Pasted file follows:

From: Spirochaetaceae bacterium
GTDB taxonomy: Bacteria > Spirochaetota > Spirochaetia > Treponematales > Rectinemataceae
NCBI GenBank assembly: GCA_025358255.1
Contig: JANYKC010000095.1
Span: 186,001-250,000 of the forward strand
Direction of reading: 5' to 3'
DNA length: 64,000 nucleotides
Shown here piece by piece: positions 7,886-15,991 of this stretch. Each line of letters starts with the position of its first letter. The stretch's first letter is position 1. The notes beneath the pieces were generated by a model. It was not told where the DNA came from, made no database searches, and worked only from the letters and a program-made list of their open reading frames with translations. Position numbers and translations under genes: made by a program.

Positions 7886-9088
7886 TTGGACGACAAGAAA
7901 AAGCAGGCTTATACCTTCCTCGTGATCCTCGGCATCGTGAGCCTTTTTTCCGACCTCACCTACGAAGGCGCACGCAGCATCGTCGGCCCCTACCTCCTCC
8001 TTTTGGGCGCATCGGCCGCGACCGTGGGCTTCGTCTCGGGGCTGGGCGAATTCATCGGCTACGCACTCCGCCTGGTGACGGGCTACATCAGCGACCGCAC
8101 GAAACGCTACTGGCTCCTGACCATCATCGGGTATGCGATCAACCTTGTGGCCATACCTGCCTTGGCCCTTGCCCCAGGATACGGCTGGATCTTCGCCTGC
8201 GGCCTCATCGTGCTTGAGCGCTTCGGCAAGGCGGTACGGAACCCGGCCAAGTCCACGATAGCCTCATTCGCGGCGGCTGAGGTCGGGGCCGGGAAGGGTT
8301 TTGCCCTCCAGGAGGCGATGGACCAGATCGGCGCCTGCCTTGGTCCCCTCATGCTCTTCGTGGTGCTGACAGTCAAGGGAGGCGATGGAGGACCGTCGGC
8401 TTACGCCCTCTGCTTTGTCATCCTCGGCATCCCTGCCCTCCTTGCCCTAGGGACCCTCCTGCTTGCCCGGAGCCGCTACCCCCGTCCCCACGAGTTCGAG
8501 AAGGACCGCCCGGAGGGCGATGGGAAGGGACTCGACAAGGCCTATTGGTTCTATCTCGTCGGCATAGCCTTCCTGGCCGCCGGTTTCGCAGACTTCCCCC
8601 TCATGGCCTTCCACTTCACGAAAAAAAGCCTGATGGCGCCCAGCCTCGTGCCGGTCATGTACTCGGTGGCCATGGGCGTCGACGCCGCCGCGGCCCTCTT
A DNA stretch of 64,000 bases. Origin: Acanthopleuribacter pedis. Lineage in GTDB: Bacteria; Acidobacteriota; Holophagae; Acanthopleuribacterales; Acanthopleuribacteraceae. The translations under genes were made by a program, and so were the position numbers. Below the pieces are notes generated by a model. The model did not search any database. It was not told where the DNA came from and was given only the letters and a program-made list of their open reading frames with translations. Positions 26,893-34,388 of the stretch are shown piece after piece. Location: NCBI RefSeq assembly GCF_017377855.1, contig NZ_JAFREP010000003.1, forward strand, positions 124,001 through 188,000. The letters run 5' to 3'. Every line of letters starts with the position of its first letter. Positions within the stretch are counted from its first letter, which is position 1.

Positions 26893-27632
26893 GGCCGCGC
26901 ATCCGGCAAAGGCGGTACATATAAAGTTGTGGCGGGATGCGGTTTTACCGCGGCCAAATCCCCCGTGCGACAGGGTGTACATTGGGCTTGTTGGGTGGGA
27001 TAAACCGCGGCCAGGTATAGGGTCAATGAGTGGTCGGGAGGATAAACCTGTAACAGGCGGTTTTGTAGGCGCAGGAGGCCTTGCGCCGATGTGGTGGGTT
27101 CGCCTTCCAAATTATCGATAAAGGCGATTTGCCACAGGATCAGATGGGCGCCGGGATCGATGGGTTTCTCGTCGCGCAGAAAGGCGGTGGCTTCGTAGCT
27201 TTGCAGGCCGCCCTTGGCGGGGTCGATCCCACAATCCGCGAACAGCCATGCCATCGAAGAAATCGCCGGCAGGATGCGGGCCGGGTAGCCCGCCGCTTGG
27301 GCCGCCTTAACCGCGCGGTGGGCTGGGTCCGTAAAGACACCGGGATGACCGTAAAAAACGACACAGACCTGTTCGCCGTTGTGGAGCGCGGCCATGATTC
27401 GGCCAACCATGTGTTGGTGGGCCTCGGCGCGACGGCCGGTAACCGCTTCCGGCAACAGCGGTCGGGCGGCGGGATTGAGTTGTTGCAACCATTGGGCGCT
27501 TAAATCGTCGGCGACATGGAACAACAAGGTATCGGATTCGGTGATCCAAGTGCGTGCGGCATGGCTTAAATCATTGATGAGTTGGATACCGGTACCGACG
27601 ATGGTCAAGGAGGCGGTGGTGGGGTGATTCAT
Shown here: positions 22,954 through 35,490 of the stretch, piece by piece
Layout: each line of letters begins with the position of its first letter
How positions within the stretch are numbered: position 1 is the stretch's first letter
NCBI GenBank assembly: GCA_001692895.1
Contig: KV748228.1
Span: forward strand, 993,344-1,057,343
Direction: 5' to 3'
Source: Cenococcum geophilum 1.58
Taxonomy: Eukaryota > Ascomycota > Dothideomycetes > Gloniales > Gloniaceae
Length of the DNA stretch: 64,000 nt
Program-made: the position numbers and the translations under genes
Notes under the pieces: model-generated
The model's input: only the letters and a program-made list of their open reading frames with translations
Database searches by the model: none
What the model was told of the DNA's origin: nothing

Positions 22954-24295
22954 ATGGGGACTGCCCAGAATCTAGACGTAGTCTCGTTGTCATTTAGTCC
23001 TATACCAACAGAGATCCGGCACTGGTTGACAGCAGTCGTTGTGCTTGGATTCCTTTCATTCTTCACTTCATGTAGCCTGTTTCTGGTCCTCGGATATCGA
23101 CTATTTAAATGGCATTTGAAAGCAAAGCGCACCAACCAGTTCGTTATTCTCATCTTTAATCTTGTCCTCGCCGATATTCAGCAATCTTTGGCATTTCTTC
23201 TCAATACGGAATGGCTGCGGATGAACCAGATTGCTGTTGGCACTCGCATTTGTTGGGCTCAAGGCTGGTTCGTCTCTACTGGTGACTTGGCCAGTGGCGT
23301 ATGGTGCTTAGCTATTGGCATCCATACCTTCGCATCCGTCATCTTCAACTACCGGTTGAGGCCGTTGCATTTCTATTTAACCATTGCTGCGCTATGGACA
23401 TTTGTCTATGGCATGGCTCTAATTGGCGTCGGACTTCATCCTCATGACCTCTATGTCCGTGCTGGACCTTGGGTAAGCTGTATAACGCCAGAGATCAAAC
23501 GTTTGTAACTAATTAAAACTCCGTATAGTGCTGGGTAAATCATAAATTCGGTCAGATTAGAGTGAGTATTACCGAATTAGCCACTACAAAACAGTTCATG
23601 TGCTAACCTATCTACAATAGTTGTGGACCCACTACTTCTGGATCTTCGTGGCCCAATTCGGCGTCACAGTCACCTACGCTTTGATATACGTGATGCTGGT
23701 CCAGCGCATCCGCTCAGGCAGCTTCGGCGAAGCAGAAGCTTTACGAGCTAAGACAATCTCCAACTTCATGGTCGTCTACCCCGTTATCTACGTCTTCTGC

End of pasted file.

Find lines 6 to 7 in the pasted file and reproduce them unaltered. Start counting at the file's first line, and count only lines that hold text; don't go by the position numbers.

Direction of reading: 5' to 3'
DNA length: 64,000 nucleotides